What are you waiting for? Become part of the FilipinoPod101 community today! And if you found this post helpful, don’t hesitate to let us know your thoughts in the comments section below!

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Why learn Tagalog? Here are 10 compelling reasons.

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Why learn Tagalog or Filipino when there are other languages to choose from? If you’re studying Tagalog as a second language, there’s a chance that you’ve been asked this question once or twice. But even if you’re still in the process of deciding whether to study Tagalog or not, this is a valid question to ask yourself.

Is the Filipino language so significant that you should spend more than 1000 hours to learn and master it? As a Filipino, I would say that our language may not be too sophisticated, but there are more reasons to study it than you could think of. From widening your professional network to making new friends or finding more opportunities for romance, there are just so many reasons for you to consider it.

In this blog post, we’ll talk about the top 10 reasons why it makes sense to study the language of the Pearl of the Orient Seas. You’ll soon find out why knowing how to speak one of the most dynamic languages in the world is worthy of your passion!

A Man Studying Late at Night with Coffee

Is Filipino so significant that you should spend 1000 hours studying it? Absolutely!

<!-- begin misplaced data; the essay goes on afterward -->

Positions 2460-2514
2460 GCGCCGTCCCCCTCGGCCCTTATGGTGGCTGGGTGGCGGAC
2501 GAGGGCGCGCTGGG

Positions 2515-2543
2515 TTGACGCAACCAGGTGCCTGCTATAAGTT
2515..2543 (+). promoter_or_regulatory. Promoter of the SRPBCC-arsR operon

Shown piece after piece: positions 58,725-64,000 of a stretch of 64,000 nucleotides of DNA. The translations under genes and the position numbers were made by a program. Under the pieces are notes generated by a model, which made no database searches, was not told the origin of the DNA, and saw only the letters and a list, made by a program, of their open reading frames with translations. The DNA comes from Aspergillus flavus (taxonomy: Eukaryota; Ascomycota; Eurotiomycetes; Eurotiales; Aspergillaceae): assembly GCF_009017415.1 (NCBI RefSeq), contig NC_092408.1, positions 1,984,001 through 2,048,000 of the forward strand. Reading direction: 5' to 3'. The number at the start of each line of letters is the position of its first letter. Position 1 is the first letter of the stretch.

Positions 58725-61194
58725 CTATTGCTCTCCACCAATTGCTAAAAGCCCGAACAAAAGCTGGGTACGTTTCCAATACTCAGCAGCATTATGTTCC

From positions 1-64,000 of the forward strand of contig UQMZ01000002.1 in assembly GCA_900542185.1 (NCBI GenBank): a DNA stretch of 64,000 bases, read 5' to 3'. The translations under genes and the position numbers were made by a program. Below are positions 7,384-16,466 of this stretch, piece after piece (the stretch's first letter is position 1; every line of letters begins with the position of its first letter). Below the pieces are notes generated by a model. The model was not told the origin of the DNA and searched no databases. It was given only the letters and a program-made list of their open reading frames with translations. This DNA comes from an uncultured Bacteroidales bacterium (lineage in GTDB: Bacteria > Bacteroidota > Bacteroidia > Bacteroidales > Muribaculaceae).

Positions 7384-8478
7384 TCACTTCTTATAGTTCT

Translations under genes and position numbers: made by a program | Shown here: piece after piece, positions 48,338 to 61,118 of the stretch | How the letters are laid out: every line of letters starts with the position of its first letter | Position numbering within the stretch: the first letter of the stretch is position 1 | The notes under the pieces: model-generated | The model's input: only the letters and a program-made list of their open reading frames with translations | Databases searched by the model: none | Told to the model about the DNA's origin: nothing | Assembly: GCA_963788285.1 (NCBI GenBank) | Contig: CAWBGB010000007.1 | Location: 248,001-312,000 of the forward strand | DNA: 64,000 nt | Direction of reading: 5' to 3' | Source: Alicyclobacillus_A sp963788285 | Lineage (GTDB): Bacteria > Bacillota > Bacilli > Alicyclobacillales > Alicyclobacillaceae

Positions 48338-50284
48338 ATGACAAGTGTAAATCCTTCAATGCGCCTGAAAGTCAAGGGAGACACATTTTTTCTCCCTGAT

Log in to Download Your Free Cheat Sheet - Beginner Vocabulary in Filipino Table of Contents
  1. The Philippines is rich in culture and beauty.
  2. Filipino is an interesting language to learn.
  3. It will deepen your connection with the Filipino people.
  4. It’s a stepping stone to learning more languages!
  5. Filipinos are all over the world!
  6. The Philippines is one of Asia’s hottest tourist destinations.
  7. Learning Tagalog will open up more opportunities for you.
  8. Learning a new language has many self-improvement benefits.
  9. You’ll have something to pass on to the next generation.
  10. Filipino / Tagalog is not that difficult to learn.
  11. Learning Filipino is Easier and More Fun with FilipinoPod101!

1. The Philippines is rich in culture and beauty.

Filipino is the national language of the Philippines, and it’s spoken by 45 million people. This is more than enough reason to learn the Filipino language. But besides the fact that Filipino is widely spoken worldwide, a more important reason to learn the language is that those who speak it belong to a country that’s rich in culture and beauty.